Traditionally, the banking and financial services industry has been a highly process-oriented and structured one. This was, in a way, necessary because banks deal with people's money. Hence, a staid and stable approach that typically inspires confidence was perceived as desirable. But in the past few years, banks have started embracing qualities such as agility, fast decision-making and experimentation - which are usually associated with start-ups and fintech companies. However, this needs some added acceleration in order to build a new-age culture.
Banks have always been at the forefront of innovation. This was partly because of the regulatory nudge, and partly because of customer demand for better service. For instance, the 1980s saw the introduction of MICR cheques that enabled electronic transmission. The 1990s saw computerisation of branches and adoption of core banking technology, which enabled anywhere banking. The introduction of ATMs made cash transactions a breeze. In the first decade of the 2000s, with internet becoming all-pervasive, banks were able to offer electronic payment systems like NEFT, RTGS, and IMPS. In this decade, we have seen app-based banking taking off. However, the customer-first approach and openness to experiment that is the hallmark of start-ups, needs a completely different approach and a new way of thinking. The assumption that working incrementally with the luxury of time like we had in the past will enable us to compete with start-ups, has its own pitfalls.
Today, when tech companies are getting onto the payments wagon, it has become essential for banks to weave in technology in their operations. This has also made it essential for banks to imbibe the start-up culture in the way they function. Learn as you go is the way forward. But this should continue to be in tandem with governance and compliance, which is the bedrock of banking.
Practices like eKYC, paperless loan processing and faster disbursal of funds, instant account opening, reaching customers through social media, analysing social scores for customer evaluation, using artificial intelligence and machine learning for improving customer service, etc., are now being followed across financial institutions. Some of these changes were introduced by start-ups.
In All Directions
- Banks aim to offer completely digital products through multiple channels. They have to adapt rapidly, experiment and build scale. Mistakes will be made, but technology allows banks to identify them quickly and redesign, as well as offer customised products. This, however, does not mean that the role of branches and physical touch points will diminish. A multi-pronged approach is a start-up characteristic that banks are welcoming.
Being nimble: Start-ups are nimble and quick to respond. Banks are gradually catching up. Banks aim to offer completely digital products through multiple channels. Technology has made it possible to reach out to customers instead of waiting for customers to come to us. We are embracing this to improve customer proposition. Customisation and personalisation will go a long way in customer satisfaction and retention. Undoubtedly, there is still a lot of work to be done in this regard.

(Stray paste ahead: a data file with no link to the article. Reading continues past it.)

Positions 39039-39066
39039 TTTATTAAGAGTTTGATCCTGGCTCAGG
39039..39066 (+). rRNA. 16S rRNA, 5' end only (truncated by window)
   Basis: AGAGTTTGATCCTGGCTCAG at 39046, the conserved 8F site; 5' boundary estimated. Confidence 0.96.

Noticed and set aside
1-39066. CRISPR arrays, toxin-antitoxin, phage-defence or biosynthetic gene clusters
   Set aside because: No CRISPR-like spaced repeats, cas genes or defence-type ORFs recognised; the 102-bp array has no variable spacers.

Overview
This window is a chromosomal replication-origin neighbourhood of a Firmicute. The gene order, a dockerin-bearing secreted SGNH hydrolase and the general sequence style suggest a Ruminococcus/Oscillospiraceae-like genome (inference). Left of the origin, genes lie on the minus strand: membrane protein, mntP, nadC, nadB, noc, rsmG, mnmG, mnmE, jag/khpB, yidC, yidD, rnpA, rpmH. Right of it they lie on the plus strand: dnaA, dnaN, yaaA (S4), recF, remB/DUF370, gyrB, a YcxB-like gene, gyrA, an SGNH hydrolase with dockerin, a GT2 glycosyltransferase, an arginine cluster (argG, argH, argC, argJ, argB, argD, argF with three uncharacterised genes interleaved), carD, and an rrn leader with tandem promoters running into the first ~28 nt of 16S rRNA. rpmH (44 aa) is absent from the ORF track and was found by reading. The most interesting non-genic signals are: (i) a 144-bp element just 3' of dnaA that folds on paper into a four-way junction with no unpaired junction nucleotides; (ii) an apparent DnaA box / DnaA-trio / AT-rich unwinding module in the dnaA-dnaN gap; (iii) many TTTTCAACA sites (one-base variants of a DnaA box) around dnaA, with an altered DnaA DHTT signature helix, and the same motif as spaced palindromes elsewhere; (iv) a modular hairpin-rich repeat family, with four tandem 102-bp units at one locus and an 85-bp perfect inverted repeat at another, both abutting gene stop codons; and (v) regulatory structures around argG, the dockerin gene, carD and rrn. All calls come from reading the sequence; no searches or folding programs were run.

Banks must follow attributes of these new age companies such as adapting rapidly, experimenting and building scale. With this also comes the willingness to make mistakes and learn from them. The use of technology allows this. If customers are not happy with a product we can identify this quickly and redesign with better features. The new culture of a quick turnaround is something banks have gained from. The mind-set required today is that you are only as good as your last performance.
Customer centricity: Today, enabled by technology, service-providers are addressing customer needs faster than ever before. Besides, it is also possible to offer products to customers based on their specific preferences. Yet, despite the widening of banks' digital reach, the role of branches and physical touch points for customers has not diminished. A multi-pronged approach to any customer service requirement is another start-up characteristic that banks have welcomed. Embedding oneself in the customer's journey is a way to ensure mindshare. It is imperative to reach out to customers, so far not serviced, by leveraging technology. Recognising this trend, banks have been quick to partner with start-ups.
New skill sets: The focus has shifted from solely distribution and service-driven skills. Candidates are now hired from niche areas like analytics, design, risk, compliance, and cyber security, who can add value to the bank's digital transformation. Along with this, a continuous re-skilling of the existing workforce to enhance competencies will be another focus area. Digital inclusion is an area where a lot is being done. Analytics has emerged as a tool for customer-centricity, improving product offering and overall service quality. This will continue to be a key focus area in the future too.
Micro-entrepreneurship: We need to encourage employees to think and act like entrepreneurs. The message to employees should be to take ownership of their functions and deliver as a business owner would. This will help improve employee engagement with the organisation, too. There is a need for personalisation in employee experience as well. Just as life spans of companies are getting shorter, projects within an organisation will get more dynamic. Teams will increasingly work in partnerships with one another and share resources in a more organic way. Cross-functioning is the need of the hour.
The technology and innovation-led journey in the financial services segment has thrown up lot of opportunities for new and old players alike. This will benefit all stakeholders - the customer, the organisation and the employees.
Amitabh Chaudhry is MD and CEO of Axis Bank